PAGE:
I came across an interesting article on the BBC entitled Will a Robot Take My Job? which has some nice tools to let you search for your job and determine how likely it is to be automated and despite my earlier assertions I was surprised that accounting professions were so high on the list of those that would be automated.  You can see my summary graphic below

automation

The full report from Oxford University’s Martin School is worth a read as it goes into a lot of detail of skills that are hard for a machine to replicate and those that are easier so you can understand the reasoning behind the ratings.  My profession in software development has a pretty low chance of being automated, I have to come up with original ideas and negotiate and these are things it is harder (at the moment) for machines to automate but it might just be a matter of time.

This will not happen in one shot, but over time more and more tasks will be automated, which is good because it will give is some time to think about the much bigger issue; what do we do now so much of what we as a workforce do is automated?  The common wisdom is the workers will gradually move to work on higher value tasks that cannot easily be automated and drive greater and greater value.  There is a lot of evidence to support this, but that discussion probably deserves a blog post of it’s own.

Automated Accountants: Personal Assistant Technology

We can use personal assistant technology bots to use context and intelligence to provide a natural interface and increase participation in our cloud applications.

robot-accountantIn my house, Alexa (aka Amazon Echo) is part of the family.  My young children check the weather whilst eating their breakfast, see how their favorite sports teams are doing, get some jokes, movie times and anything that pops into their head they will just “Ask Alexa”.  They also have a lot of fun seeing how Apple’s Siri and Alexa answer the same questions and which works better for what.  Observing these interactions and interacting myself has been a very good hands on research exercise and I have been thinking for a while of enterprise applications.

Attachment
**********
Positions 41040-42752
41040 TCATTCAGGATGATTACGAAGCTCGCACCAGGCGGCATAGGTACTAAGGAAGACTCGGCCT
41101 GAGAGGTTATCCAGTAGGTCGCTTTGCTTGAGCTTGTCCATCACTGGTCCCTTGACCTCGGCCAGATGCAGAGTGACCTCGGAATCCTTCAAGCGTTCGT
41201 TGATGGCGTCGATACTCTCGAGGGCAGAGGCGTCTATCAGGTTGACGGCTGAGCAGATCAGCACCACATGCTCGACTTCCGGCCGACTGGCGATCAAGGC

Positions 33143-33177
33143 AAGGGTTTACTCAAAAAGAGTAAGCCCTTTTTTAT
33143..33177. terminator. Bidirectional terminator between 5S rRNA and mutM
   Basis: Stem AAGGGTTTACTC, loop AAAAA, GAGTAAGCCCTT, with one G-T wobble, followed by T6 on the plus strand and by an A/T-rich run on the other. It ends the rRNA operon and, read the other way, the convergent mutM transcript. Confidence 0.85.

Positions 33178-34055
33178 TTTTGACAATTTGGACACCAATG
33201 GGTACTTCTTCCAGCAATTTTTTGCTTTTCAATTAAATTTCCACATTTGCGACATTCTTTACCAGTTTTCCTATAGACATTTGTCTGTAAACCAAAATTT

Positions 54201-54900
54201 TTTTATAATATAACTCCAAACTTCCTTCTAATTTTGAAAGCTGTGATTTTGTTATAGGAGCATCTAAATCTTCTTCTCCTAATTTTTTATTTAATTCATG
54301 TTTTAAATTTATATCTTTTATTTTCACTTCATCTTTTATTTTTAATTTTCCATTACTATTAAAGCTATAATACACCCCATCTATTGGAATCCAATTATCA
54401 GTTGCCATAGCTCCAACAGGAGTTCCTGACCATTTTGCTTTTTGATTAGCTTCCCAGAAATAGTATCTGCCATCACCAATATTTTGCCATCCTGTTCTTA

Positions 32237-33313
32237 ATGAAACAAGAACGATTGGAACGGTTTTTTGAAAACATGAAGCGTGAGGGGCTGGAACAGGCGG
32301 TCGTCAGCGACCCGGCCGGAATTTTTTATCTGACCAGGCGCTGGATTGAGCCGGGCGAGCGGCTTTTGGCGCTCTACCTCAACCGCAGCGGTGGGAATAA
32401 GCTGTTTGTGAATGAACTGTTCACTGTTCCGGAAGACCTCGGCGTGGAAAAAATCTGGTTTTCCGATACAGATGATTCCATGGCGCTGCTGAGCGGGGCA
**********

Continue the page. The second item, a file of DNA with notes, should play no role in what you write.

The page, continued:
We can use personal assistant technology bots to use context and intelligence to provide a natural interface and increase participation in our cloud applications.We can increase participation on two groups of users

  • Casual Users
    • They have infrequent and limited interactions with the applications and do not have the time, or the training and familiarity with the capabilities to participate effectively.  They don’t know what information they can get, never mind how to get it.
  • Power Users
    • For these users it is about reducing the time it takes to do highly repetitive or UI intensive tasks.  This is like me at home getting sports scores or weather from Amazon Echo, I could easily look it up on my phone but it is easier to just say “Alexa, weather” whilst I am pouring my coffee.

I put together a team to enter a hackothon by our UX innovation team last month and we tried to focus on the former use case.  A high level manager who is very busy, runs a team of 50-100 people and manages to budgets but does not have a secretary.  We imagined her wanting to know details of budgets and implemented three flows

  1. Inquiry on remaining budget
  2. Details of who spent a budget on what
  3. Transfer funds from one budget to another (say from travel to computer hardware)

We spent a lot of time trying to make the interactions as natural as possible, so getting the natural language trained correctly was key and we also wanted to use Amazon Echo, IM and SMS messages to interact with the live data in an ERP Cloud environment.

It was a great experience and we learned a lot technically. but probably more of a revelation was the different design strategy for these types of interaction.  The other teams also did some amazing things(read the event review here) so we were pleased to pick up third place overall and the People’s Choice Award (voted on by all the participants).

I fully expect Automated Personal Assistants to be a key interaction model for Enterprise applications going forward, just as we are seeing them start to take off in the consumer space.   Exciting times.